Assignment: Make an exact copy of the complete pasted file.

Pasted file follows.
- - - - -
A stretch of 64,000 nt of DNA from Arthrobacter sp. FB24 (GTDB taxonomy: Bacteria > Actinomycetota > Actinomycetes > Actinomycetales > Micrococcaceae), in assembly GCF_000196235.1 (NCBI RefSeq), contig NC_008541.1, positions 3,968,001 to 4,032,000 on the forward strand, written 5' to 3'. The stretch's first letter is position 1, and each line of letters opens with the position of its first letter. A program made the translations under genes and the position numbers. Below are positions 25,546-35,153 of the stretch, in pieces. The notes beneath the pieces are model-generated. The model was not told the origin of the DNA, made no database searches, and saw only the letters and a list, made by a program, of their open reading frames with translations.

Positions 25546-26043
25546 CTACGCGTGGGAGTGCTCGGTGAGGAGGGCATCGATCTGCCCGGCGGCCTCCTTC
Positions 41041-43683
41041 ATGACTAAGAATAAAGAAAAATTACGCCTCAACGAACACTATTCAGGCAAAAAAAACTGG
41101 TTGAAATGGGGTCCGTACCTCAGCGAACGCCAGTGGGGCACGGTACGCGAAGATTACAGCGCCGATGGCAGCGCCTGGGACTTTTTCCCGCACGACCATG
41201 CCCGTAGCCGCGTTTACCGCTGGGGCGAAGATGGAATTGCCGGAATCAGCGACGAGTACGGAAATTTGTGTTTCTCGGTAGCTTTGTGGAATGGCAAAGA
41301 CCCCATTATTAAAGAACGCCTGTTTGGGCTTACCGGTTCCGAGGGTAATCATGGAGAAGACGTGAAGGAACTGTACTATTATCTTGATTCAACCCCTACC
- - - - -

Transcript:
A stretch of 64,000 nt of DNA from Arthrobacter sp. FB24 (GTDB taxonomy: Bacteria > Actinomycetota > Actinomycetes > Actinomycetales > Micrococcaceae), in assembly GCF_000196235.1 (NCBI RefSeq), contig NC_008541.1, positions 3,968,001 to 4,032,000 on the forward strand, written 5' to 3'. The stretch's first letter is position 1, and each line of letters opens with the position of its first letter. A program made the translations under genes and the position numbers. Below are positions 25,546-35,153 of the stretch, in pieces. The notes beneath the pieces are model-generated. The model was not told the origin of the DNA, made no database searches, and saw only the letters and a list, made by a program, of their open reading frames with translations.

Positions 25546-26043
25546 CTACGCGTGGGAGTGCTCGGTGAGGAGGGCATCGATCTGCCCGGCGGCCTCCTTC
Positions 41041-43683
41041 ATGACTAAGAATAAAGAAAAATTACGCCTCAACGAACACTATTCAGGCAAAAAAAACTGG
41101 TTGAAATGGGGTCCGTACCTCAGCGAACGCCAGTGGGGCACGGTACGCGAAGATTACAGCGCCGATGGCAGCGCCTGGGACTTTTTCCCGCACGACCATG
41201 CCCGTAGCCGCGTTTACCGCTGGGGCGAAGATGGAATTGCCGGAATCAGCGACGAGTACGGAAATTTGTGTTTCTCGGTAGCTTTGTGGAATGGCAAAGA
41301 CCCCATTATTAAAGAACGCCTGTTTGGGCTTACCGGTTCCGAGGGTAATCATGGAGAAGACGTGAAGGAACTGTACTATTATCTTGATTCAACCCCTACC